For better or for worse, when we refer to potential, we must not consider it as merely theoretical when we don't directly observe an effect. The potential to be dangerous is still quite dangerous. But what we can do is justify why we don't consider that potential to be threatening in specific circumstances-- a pet dog typically will never be dangerous to its human companion, because the human formed a sufficient emotional bond to make it consider them inviolable. But the dog can still yet hurt an intruder if it believes that the intruder can violate its inviolable human companion. That potential is not theoretical up until that point. We cannot justify that, because that would necessarily imply that we can't directly prove that the dog can be dangerous. Their teeth and jaw strength alone are sufficient proof of the dog's potential to harm (as long as neither are damaged beyond usability).
I’m in danger, Benny probably 189 comments
diminuendo · 3 weeks ago
I don't believe we can label potential as merely theoretical. A suspended piano has every potential to fall, but we don't write that potential off as merely theoretical. It is real, regardless of whether we take measures to stop it from falling. If the piano is just floating in the air with no other support helping it, we have a justifiable reason to say that the piano's potential to fall is theoretical. We don't know what's holding it up, or if it needs to be held up at all. But when we suspend the piano ourselves with ropes, cranes, and any other necessary equipment to stop its descent, we don't reduce its potential to fall to a mere theory. We know that its potential to fall is strikingly real, and failure to stop it from falling will result in a pretty bad outcome. In the best case scenario, we just get a pay cut.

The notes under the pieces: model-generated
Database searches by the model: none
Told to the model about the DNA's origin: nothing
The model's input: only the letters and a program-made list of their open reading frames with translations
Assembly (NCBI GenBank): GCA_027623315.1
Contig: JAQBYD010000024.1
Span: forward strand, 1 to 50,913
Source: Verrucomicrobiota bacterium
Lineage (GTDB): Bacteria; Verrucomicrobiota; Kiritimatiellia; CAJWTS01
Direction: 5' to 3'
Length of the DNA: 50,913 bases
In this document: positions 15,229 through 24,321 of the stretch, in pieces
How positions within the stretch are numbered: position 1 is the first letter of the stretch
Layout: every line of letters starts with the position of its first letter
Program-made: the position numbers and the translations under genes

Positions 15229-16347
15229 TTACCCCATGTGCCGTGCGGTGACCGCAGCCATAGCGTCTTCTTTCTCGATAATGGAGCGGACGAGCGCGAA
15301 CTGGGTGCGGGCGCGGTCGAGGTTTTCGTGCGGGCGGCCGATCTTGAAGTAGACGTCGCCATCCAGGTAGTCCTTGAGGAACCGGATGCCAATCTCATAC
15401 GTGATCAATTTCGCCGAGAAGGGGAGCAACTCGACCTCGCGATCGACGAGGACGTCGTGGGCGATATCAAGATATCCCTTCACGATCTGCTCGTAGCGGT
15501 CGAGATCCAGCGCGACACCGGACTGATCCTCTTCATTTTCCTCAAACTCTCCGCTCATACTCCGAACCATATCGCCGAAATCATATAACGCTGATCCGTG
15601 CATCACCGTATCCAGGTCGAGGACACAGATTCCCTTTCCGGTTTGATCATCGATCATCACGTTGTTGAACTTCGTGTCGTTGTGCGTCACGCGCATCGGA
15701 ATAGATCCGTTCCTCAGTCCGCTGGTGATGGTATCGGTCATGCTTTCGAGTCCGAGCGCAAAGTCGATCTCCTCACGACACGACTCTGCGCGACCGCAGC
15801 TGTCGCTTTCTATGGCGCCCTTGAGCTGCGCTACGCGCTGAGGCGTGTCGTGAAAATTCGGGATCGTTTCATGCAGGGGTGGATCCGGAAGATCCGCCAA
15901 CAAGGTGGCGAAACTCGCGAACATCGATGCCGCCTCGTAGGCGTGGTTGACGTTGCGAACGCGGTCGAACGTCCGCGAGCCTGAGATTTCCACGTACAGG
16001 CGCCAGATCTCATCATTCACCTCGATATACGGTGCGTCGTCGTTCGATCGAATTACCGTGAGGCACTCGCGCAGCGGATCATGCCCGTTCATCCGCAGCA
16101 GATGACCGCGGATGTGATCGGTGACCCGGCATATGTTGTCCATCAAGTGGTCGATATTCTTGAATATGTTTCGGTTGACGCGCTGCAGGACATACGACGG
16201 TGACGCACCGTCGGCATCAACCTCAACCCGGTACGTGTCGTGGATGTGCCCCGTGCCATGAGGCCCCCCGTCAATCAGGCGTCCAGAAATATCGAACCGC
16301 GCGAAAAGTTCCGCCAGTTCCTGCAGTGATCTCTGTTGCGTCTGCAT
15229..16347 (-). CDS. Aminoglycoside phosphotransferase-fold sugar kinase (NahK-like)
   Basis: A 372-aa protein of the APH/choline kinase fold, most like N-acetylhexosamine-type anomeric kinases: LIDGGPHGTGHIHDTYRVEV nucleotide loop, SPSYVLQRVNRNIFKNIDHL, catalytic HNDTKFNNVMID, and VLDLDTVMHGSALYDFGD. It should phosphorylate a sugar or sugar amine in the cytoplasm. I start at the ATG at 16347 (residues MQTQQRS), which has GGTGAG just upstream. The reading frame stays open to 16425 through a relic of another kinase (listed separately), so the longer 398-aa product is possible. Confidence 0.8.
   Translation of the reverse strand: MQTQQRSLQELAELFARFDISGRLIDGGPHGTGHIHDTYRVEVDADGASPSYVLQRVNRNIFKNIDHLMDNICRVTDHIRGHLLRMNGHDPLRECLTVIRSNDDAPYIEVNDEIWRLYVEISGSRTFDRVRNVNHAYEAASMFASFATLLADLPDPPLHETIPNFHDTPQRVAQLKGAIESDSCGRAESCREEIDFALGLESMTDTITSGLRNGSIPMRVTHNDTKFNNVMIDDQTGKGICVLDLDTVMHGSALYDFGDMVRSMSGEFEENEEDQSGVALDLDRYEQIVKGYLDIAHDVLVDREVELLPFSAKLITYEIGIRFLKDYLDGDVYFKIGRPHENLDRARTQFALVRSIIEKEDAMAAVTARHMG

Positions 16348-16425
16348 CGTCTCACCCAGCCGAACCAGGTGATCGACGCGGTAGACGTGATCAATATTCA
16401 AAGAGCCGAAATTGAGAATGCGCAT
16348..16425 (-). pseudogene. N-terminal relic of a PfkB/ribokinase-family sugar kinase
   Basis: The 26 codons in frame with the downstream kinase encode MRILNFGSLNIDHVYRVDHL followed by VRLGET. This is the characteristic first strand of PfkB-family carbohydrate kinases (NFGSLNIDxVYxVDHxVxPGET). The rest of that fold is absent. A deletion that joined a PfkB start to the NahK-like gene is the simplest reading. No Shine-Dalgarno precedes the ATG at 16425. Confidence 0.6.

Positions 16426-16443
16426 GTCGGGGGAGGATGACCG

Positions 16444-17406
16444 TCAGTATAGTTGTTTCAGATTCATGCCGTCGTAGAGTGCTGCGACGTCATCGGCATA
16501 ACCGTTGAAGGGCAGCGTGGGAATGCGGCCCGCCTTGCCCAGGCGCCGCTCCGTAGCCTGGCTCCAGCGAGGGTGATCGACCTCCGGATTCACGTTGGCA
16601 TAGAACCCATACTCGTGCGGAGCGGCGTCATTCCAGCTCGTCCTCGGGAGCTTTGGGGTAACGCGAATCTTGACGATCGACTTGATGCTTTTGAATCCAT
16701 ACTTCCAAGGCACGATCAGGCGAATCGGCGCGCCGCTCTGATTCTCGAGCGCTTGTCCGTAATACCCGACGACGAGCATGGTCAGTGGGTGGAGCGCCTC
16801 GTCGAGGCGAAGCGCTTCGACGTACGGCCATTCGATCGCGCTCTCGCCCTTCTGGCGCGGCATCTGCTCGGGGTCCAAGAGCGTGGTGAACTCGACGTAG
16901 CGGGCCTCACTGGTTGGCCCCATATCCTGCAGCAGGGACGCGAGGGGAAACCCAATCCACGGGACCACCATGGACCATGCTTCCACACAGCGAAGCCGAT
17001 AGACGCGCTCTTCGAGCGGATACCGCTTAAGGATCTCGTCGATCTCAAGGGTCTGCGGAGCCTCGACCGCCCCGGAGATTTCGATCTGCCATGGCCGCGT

I’m in danger, Benny probably 189 comments
diminuendo · 3 weeks ago
Ignoring the idea that there could be other agents in our room, what can we say about our person's visual abilities? If we assume that all of their organs are undamaged, then clearly their eyes are still trying to process any of the information they receive. But the information they need to construct an image-- light-- is the determining factor of whether we can claim that our person is able to see. But we can do a variety of observations on our person before they are given light, and we know (for the sake of the argument) that their eyes are capable of receiving light. What do we say about their potential ability to see, then? It is more than just theoretical-- it is real, but not demonstrated, in the same way that the destructive power of modern nuclear bombs is real, but never seen.
I’m in danger, Benny probably 189 comments
diminuendo · 3 weeks ago
I think I will say that ability is not always intrinsic. There are times when an ability is gained or lost due to the environment. If, for example, you placed a person in a completely dark room, we could say that they don't have the ability to see. Our vision relies on at least a little bit of light being present and reaching our eyes. Without that light, we can't perceive what is in front of us-- we don't have the ability to see what's in front of us. Place even the weakest candle in that room, and our person in the dark room will be able to see. Their ability to see has been gained, due to the presence of one other condition necessary for that ability.
I’m in danger, Benny probably 189 comments
diminuendo · 3 weeks ago
I realize that not everyone argues with a high focus on specifics, but I do not believe that your arguments held in every context. My hope was to show that by focusing on specific versions of power, I could show that the use of the term "power" to describe a condition to be able to do violence is contradictory on some level. It may not be a contradiction if we view power in a very specific lens, though my hope is that we don't also distort other terms around it without good reason. But so far, I will say that I do think that your arguments inflate power beyond mere ability. When you also consider circumstances and unknown factors, we go past saying "mere ability" or "mere power" (as is found in the dictionary). We enter an argument of conditionals and what-ifs, something I want to avoid since we can go into any variety of what-if scenarios. Descartes found that out very quickly with his "we cannot prove we are not in a dream" thought experiment.
I’m in danger, Benny probably 189 comments
diminuendo · 3 weeks ago